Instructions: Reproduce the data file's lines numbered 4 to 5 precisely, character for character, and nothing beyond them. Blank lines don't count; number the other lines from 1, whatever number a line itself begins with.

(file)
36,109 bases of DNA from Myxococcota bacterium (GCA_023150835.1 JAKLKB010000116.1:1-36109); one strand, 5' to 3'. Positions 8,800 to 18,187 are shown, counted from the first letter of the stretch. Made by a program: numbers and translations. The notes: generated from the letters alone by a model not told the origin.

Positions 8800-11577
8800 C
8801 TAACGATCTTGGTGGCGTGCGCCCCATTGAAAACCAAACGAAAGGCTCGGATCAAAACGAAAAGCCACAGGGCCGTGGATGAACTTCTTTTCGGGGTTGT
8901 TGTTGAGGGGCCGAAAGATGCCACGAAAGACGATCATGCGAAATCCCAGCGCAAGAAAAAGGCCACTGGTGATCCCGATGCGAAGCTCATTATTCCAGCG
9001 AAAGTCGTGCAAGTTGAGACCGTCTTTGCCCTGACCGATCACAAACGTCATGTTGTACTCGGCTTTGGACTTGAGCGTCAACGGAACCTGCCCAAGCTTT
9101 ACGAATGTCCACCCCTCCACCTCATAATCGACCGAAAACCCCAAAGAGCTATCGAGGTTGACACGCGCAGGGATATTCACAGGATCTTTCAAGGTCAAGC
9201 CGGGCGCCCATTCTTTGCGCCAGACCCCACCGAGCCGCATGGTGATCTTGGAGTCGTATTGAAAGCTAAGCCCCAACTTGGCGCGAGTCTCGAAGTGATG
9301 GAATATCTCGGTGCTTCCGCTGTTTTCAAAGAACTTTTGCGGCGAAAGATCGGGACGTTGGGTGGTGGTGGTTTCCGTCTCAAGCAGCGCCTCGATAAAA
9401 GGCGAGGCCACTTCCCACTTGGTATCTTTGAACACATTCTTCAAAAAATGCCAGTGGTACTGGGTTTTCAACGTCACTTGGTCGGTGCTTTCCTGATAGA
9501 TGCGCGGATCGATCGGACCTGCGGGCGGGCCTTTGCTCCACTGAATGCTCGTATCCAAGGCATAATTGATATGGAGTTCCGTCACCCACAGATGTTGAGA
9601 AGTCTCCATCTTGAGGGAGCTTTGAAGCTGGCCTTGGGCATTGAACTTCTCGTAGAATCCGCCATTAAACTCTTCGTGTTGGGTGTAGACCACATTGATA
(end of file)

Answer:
8801 TAACGATCTTGGTGGCGTGCGCCCCATTGAAAACCAAACGAAAGGCTCGGATCAAAACGAAAAGCCACAGGGCCGTGGATGAACTTCTTTTCGGGGTTGT
8901 TGTTGAGGGGCCGAAAGATGCCACGAAAGACGATCATGCGAAATCCCAGCGCAAGAAAAAGGCCACTGGTGATCCCGATGCGAAGCTCATTATTCCAGCG